Cruising

New Ordinances Restrict Anchoring for Cruisers

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Barb Venturi, a town commissioner in Oriental, North Carolina, is jazzed. New dockage for transient cruisers is being installed on the popular sailing town’s waterfront. Best of all, it’s free, albeit limited to 48 hours.

Oriental is a happy exception on the East Coast. Many communities, particularly in Florida, are up in arms about transients anchoring in their vicinity, and this has led to confrontations between townsfolk, bureaucrats and cruisers.

Waterway Guide publisher Jack Dozier, who owns two Chesapeake Bay marinas, says, “The numerous recent notices concerning restrictions on anchorages are at once alarming [to cruisers] and at the same time offer a solution [to problem boats].” He’s referring to the establishment of mooring fields as well as proposed restrictions on anchoring in certain areas.

Ordinances restricting anchoring are being considered, modified or enacted in Annapolis, Maryland; Carolina Beach, North Carolina; and St. Augustine, Stuart/Jensen Beach, Marathon, Sarasota and St. Petersburg in Florida. The impetus for these restrictions, particularly in Florida, comes from waterfront homeowners who object to people anchoring “in their backyards,” to quote one Miami Beach resident. These homeowners seem to believe they have not just purchased the land, but also the view out to the horizon.

In Annapolis’s popular Back Creek, some marinas want to ban cruisers from anchoring entirely, which would have a negative effect on many local businesses, marine and otherwise.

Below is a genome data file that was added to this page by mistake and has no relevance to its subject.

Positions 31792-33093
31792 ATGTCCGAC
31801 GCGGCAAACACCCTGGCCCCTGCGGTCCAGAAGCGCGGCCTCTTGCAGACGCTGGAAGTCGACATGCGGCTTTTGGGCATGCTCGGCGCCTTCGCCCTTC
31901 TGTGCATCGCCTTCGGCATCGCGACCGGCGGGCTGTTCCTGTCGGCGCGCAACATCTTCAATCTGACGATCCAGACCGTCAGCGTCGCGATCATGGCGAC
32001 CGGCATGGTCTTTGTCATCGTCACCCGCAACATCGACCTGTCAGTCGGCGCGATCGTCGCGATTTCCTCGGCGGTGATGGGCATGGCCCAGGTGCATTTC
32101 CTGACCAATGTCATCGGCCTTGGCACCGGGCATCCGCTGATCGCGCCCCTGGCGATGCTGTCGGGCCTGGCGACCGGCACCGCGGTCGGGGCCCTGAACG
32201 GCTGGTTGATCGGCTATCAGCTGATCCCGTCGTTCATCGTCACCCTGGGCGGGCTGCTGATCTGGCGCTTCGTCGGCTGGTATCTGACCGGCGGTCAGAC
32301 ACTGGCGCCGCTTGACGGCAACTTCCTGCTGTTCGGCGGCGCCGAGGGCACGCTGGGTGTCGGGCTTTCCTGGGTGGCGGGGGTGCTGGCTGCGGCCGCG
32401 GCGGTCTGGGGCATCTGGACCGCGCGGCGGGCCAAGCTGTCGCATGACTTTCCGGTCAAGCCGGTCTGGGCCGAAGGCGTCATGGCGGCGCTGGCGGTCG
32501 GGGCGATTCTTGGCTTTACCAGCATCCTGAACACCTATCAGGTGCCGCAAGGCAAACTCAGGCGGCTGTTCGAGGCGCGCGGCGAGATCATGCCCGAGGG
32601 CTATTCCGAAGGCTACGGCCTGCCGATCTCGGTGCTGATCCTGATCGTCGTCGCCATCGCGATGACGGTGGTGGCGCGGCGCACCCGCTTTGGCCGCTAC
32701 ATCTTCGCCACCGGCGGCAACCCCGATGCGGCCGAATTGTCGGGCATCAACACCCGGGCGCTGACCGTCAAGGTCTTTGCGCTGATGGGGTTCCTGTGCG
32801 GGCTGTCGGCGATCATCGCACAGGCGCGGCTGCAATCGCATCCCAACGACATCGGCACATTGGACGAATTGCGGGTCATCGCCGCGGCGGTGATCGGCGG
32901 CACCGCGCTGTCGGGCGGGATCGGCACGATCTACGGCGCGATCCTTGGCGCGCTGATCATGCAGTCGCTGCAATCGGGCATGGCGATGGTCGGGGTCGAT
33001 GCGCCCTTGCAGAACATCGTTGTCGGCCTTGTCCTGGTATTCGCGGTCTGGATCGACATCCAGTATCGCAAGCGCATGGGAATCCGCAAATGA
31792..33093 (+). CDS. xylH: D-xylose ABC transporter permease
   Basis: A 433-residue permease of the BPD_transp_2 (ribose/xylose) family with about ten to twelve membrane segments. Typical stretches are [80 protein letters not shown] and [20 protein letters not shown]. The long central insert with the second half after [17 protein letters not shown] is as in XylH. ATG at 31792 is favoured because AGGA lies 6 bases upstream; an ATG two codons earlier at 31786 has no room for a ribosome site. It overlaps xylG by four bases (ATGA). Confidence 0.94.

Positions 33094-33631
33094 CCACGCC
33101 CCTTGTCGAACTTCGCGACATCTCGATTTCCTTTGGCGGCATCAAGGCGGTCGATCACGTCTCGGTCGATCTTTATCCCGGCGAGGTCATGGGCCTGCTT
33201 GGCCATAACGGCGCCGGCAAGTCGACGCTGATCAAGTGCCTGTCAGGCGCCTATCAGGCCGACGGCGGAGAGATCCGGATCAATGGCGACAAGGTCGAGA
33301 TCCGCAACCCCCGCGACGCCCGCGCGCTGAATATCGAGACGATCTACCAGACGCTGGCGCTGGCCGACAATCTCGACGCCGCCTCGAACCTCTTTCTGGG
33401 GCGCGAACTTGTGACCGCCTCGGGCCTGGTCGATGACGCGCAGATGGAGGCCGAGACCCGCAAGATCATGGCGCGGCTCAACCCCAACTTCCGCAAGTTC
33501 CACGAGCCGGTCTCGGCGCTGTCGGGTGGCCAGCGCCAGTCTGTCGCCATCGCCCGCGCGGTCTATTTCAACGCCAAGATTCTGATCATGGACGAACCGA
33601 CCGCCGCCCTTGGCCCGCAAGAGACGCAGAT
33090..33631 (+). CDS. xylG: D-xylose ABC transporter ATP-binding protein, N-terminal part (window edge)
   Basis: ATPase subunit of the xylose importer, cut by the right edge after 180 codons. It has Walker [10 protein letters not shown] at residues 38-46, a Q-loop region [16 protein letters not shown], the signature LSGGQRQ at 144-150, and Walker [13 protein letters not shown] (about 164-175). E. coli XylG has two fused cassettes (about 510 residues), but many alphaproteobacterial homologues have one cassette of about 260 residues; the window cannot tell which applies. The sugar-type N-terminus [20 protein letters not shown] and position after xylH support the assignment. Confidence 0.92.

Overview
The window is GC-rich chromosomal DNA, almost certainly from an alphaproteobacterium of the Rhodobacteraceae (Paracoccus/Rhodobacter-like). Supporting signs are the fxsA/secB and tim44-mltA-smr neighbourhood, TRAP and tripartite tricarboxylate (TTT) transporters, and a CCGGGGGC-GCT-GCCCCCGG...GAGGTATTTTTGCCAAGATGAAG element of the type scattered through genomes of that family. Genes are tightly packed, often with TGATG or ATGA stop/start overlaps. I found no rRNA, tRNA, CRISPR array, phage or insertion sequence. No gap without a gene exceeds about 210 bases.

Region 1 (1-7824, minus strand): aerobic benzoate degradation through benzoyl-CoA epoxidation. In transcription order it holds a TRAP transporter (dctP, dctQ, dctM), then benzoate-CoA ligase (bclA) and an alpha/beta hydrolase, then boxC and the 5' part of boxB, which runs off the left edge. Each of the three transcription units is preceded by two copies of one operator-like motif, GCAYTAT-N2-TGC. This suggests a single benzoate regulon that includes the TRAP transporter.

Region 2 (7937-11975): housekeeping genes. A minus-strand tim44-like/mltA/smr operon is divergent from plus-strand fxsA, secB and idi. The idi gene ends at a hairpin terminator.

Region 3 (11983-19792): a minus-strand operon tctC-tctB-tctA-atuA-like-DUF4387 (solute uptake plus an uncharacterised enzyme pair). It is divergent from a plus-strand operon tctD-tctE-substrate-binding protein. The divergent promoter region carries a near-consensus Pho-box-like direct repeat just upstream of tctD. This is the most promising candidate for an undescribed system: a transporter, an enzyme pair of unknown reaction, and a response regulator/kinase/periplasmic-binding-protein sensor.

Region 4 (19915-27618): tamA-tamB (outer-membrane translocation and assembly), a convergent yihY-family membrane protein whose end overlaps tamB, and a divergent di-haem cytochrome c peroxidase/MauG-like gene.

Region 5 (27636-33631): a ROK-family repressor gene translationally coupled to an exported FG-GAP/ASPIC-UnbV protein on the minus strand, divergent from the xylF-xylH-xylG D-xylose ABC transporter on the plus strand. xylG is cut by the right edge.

In December, St. Augustine established several mooring fields in the city’s most popular anchorages and imposed time limits on anchoring. St. Petersburg’s popular Vinoy Basin is now a mooring field, off-limits for anchoring, with no other anchorages close by.

Why mooring fields? Florida state law says no municipality may enact laws concerning anchoring—unless it has a mooring field and is part of the Anchoring & Mooring Pilot Program established by the Florida Fish and Wildlife Conservation Commission (FWC). Any such ordinances require FWC approval. In 2014, the state will decide which laws will be enacted statewide. Until then, inconsistency reigns as pilot program sites go their own way. 

In Stuart, popular Manatee Pocket became off-limits for anchoring due to a proposed 300-foot setoff, until the outraged boating community forced Martin County to change that to 50 feet. Sarasota wants a 150-foot setoff. The Keys has proposed proof of pump-out, a mandatory USCG inspection sticker and two managed “anchoring zones.” What happens if and when laws like these are enacted statewide?

Clearly, there are no simple solutions to these problems. Cruisers cite their historic right to anchor. Homeowners cite a reasonable expectation of privacy—even though anyone purchasing a home on a public waterway should expect to see boats at anchor. 

What most annoys homeowners are derelict boats and those who live aboard them—many of them people who would otherwise be homeless. This is a social issue that needs to be addressed from that perspective. Creating mooring fields and restrictive ordinances is not a real solution. 

There are already laws dealing with derelict boats, illegal pumping-out and other issues the pilot program is supposed to resolve, but they are not being enforced. Why craft new laws—unless there is a hidden agenda to control where, how and for how long boaters can anchor? 

For more details on the new ordinances, see the author’s blog at Florida Anchoring Issues,
anchorsawayinFlorida.blogspot.com

 
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